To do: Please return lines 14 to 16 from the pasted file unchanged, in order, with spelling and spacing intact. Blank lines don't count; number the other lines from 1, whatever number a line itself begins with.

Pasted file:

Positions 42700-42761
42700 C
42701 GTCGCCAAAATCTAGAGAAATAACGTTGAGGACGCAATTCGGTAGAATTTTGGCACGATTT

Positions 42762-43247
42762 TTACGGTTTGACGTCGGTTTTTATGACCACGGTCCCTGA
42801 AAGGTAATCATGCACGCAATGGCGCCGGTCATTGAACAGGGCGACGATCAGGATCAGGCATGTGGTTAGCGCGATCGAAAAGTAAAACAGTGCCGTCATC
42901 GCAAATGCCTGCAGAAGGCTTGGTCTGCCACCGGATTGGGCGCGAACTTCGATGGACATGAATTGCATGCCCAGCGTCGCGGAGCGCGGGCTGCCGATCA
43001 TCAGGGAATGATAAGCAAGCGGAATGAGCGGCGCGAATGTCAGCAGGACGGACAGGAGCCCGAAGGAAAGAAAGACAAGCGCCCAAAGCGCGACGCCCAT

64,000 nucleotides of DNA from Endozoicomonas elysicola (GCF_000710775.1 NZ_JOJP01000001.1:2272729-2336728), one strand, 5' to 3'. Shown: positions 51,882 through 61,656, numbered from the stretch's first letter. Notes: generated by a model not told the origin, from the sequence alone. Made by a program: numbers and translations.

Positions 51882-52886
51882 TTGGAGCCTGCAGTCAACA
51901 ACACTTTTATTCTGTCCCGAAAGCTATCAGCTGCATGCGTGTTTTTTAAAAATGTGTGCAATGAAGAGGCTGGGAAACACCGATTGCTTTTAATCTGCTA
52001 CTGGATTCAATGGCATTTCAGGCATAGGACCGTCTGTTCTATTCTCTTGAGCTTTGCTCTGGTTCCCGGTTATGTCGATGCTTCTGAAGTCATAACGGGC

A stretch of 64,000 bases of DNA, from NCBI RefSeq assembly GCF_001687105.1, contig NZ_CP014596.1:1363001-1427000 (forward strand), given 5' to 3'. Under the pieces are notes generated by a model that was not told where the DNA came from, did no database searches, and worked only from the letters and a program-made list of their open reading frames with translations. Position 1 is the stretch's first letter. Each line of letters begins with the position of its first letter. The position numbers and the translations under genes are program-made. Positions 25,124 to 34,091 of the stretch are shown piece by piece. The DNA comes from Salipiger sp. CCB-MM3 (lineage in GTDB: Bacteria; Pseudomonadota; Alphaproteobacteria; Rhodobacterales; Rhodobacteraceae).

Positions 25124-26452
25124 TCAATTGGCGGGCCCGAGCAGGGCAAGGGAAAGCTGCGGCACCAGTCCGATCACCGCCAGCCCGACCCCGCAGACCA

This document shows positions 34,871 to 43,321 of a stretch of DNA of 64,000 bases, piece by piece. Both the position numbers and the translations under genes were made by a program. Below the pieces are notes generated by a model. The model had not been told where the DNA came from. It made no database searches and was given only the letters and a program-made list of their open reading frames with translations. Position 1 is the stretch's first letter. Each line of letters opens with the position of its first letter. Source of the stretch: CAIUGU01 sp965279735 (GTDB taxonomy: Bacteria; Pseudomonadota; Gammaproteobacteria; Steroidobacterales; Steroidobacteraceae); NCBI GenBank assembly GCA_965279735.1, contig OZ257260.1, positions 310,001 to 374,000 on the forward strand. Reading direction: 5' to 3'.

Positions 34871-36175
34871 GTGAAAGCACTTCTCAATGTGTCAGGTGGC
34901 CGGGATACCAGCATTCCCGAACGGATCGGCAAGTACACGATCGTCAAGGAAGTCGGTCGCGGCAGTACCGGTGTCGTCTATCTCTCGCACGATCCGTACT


A stretch of 64,000 bases of DNA, from NCBI RefSeq assembly GCF_001687105.1, contig NZ_CP014596.1:1363001-1427000 (forward strand), given 5' to 3'. Under the pieces are notes generated by a model that was not told where the DNA came from, did no database searches, and worked only from the letters and a program-made list of their open reading frames with translations. Position 1 is the stretch's first letter. Each line of letters begins with the position of its first letter. The position numbers and the translations under genes are program-made. Positions 25,124 to 34,091 of the stretch are shown piece by piece. The DNA comes from Salipiger sp. CCB-MM3 (lineage in GTDB: Bacteria; Pseudomonadota; Alphaproteobacteria; Rhodobacterales; Rhodobacteraceae).

Positions 25124-26452
25124 TCAATTGGCGGGCCCGAGCAGGGCAAGGGAAAGCTGCGGCACCAGTCCGATCACCGCCAGCCCGACCCCGCAGACCA